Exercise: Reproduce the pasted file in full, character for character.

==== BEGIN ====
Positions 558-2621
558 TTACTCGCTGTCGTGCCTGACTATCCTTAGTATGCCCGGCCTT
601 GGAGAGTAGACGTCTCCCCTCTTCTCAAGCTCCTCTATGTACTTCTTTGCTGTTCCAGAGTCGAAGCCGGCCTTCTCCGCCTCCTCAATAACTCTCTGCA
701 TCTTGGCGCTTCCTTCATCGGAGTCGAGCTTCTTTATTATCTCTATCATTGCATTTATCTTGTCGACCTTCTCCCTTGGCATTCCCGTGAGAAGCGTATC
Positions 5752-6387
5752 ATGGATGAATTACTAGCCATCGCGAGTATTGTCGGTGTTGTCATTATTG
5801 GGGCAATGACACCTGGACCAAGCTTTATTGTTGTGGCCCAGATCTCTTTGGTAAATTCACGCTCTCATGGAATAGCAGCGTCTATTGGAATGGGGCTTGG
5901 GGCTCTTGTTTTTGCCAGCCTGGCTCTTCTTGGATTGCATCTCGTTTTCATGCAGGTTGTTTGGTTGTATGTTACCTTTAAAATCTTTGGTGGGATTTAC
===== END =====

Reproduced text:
Positions 558-2621
558 TTACTCGCTGTCGTGCCTGACTATCCTTAGTATGCCCGGCCTT
601 GGAGAGTAGACGTCTCCCCTCTTCTCAAGCTCCTCTATGTACTTCTTTGCTGTTCCAGAGTCGAAGCCGGCCTTCTCCGCCTCCTCAATAACTCTCTGCA
701 TCTTGGCGCTTCCTTCATCGGAGTCGAGCTTCTTTATTATCTCTATCATTGCATTTATCTTGTCGACCTTCTCCCTTGGCATTCCCGTGAGAAGCGTATC
Positions 5752-6387
5752 ATGGATGAATTACTAGCCATCGCGAGTATTGTCGGTGTTGTCATTATTG
5801 GGGCAATGACACCTGGACCAAGCTTTATTGTTGTGGCCCAGATCTCTTTGGTAAATTCACGCTCTCATGGAATAGCAGCGTCTATTGGAATGGGGCTTGG
5901 GGCTCTTGTTTTTGCCAGCCTGGCTCTTCTTGGATTGCATCTCGTTTTCATGCAGGTTGTTTGGTTGTATGTTACCTTTAAAATCTTTGGTGGGATTTAC